Fed Keeps Asset Buys, Interest Rate Policies Intact

September 18, 2013 08:26 AM
Untitled Document

via a special arrangement with Informa Economics, Inc.

FOMC says it wants to see more info before taking tapering steps

NOTE: This column is copyrighted material, therefore reproduction or retransmission is prohibited under U.S. copyright laws.

Asset purchases totaling $85 billion per month will continue as the Federal Open Market Committee (FOMC) said it would “await more evidence that progress will be sustained before adjusting the pace of its purchases,” according to the post-meeting statement. Link.

While labeling the US economy as growing at a “moderate” pace since the last FOMC session, the FOMC opted to keep its current policies unchanged. “Taking into account the extent of federal fiscal retrenchment, the Committee sees the improvement in economic activity and labor market conditions since it began its asset purchase program a year ago as consistent with growing underlying strength in the broader economy,” the statement said.

Despite the view that conditions have improved, the statement said, “the Committee decided to await more evidence that progress will be sustained before adjusting the pace of its purchases. Accordingly, the Committee decided to continue purchasing additional agency mortgage-backed securities at a pace of $40 billion per month and longer-term Treasury securities at a pace of $45 billion per month.”

In addition, the FOMC said their policy would continue of “reinvesting principal payments from its holdings of agency debt and agency mortgage-backed securities in agency mortgage-backed securities and of rolling over maturing Treasury securities at auction. Taken together, these actions should maintain downward pressure on longer-term interest rates, support mortgage markets, and help to make broader financial conditions more accommodative, which in turn should promote a stronger economic recovery and help to ensure that inflation, over time, is at the rate most consistent with the Committee's dual mandate.”

Taken together, the FOMC said it would continue the asset purchase policy and would deploy “other policy tools as appropriate, until the outlook for the labor market has improved substantially in a context of price stability.”

What will the Fed monitor relative to tapering its asset buys? “The Committee will, at its coming meetings, assess whether incoming information continues to support the Committee's expectation of ongoing improvement in labor market conditions and inflation moving back toward its longer-run objective. Asset purchases are not on a preset course, and the Committee's decisions about their pace will remain contingent on the Committee's economic outlook as well as its assessment of the likely efficacy and costs of such purchases.”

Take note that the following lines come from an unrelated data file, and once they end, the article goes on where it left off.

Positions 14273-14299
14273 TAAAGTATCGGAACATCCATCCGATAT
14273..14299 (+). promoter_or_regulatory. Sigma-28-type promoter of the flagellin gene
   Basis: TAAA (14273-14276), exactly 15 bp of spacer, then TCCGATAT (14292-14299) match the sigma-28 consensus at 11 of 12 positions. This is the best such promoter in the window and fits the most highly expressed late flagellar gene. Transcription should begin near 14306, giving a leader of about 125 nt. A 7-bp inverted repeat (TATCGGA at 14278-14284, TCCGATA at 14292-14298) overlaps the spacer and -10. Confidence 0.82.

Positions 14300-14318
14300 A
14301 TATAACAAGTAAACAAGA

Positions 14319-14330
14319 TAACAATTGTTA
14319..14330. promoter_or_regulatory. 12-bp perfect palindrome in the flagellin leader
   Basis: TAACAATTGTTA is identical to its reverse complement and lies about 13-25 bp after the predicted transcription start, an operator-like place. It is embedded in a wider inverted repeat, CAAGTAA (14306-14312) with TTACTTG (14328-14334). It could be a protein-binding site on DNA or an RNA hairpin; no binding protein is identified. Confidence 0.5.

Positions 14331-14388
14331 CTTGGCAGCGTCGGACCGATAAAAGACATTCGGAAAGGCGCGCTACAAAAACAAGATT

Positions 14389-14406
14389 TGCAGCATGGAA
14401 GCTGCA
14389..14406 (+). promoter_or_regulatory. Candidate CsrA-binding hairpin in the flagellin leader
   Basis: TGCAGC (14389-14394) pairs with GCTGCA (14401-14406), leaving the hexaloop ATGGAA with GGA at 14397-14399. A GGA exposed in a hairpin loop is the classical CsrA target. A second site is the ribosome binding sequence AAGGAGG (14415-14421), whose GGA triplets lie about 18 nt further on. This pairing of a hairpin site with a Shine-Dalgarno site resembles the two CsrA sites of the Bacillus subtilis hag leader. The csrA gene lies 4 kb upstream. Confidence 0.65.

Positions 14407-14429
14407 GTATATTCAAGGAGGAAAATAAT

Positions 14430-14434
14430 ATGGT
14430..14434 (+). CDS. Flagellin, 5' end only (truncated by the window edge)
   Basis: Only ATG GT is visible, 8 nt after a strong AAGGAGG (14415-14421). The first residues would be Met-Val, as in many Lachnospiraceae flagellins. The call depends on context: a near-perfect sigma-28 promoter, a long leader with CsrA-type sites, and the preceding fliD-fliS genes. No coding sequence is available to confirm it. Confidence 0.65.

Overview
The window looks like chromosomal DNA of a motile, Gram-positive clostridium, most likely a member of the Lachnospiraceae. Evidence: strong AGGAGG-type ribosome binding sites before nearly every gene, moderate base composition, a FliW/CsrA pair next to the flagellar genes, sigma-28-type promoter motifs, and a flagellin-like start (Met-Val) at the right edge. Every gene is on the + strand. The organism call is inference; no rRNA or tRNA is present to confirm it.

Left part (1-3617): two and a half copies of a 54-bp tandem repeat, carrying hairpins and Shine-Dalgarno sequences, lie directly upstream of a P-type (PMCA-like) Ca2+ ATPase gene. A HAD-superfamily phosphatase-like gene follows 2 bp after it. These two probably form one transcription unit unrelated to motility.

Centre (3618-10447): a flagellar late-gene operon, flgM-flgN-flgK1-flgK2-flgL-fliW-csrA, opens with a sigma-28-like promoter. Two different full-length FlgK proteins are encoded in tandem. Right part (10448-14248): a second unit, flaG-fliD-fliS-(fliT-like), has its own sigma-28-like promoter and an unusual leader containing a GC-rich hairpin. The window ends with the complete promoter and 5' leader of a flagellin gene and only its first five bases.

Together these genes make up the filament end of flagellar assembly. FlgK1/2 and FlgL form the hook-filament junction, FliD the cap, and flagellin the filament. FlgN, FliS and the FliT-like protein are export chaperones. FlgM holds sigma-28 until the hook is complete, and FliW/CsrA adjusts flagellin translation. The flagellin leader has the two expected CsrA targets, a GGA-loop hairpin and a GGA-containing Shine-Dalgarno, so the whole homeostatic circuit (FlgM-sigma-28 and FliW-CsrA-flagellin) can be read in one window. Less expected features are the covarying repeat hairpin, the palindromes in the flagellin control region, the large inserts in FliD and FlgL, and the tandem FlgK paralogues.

In addition, the FOMC reiterated “that a highly accommodative stance of monetary policy will remain appropriate for a considerable time after the asset purchase program ends and the economic recovery strengthens. In particular, the Committee decided to keep the target range for the federal funds rate at 0 to 1/4 percent and currently anticipates that this exceptionally low range for the federal funds rate will be appropriate at least as long as the unemployment rate remains above 6-1/2 percent, inflation between one and two years ahead is projected to be no more than a half percentage point above the Committee's 2 percent longer-run goal, and longer-term inflation expectations continue to be well anchored.”

It making the call on how long to “maintain a highly accommodative stance of monetary policy, the Committee will also consider other information, including additional measures of labor market conditions, indicators of inflation pressures and inflation expectations, and readings on financial developments. When the Committee decides to begin to remove policy accommodation, it will take a balanced approach consistent with its longer-run goals of maximum employment and inflation of 2 percent.”

The actions were supported by all FOMC members except Kansas City Fed President Esther L. George, “who was concerned that the continued high level of monetary accommodation increased the risks of future economic and financial imbalances and, over time, could cause an increase in long-term inflation expectations.”

Comments: Given the markets were anticipating at least a modest to a small tapering to start of $5 billion to $15 billion or even $20 billion, the steady-as-she-goes result has prompted a sharp rise in US stocks and US Treasury prices.

But even as this rise unfolds, the attention in the post-meeting period will return to where we were before – how long will it be until the Fed starts the tapering and depending on economic data, how much of a taper will be put in place.

NOTE: This column is copyrighted material, therefore reproduction or retransmission is prohibited under U.S. copyright laws.






Back to news


Spell Check

No comments have been posted to this News Article

Corn College TV Education Series


Get nearly 8 hours of educational video with Farm Journal's top agronomists. Produced in the field and neatly organized by topic, from spring prep to post-harvest. Order now!


Market Data provided by QTInfo.com
Brought to you by Beyer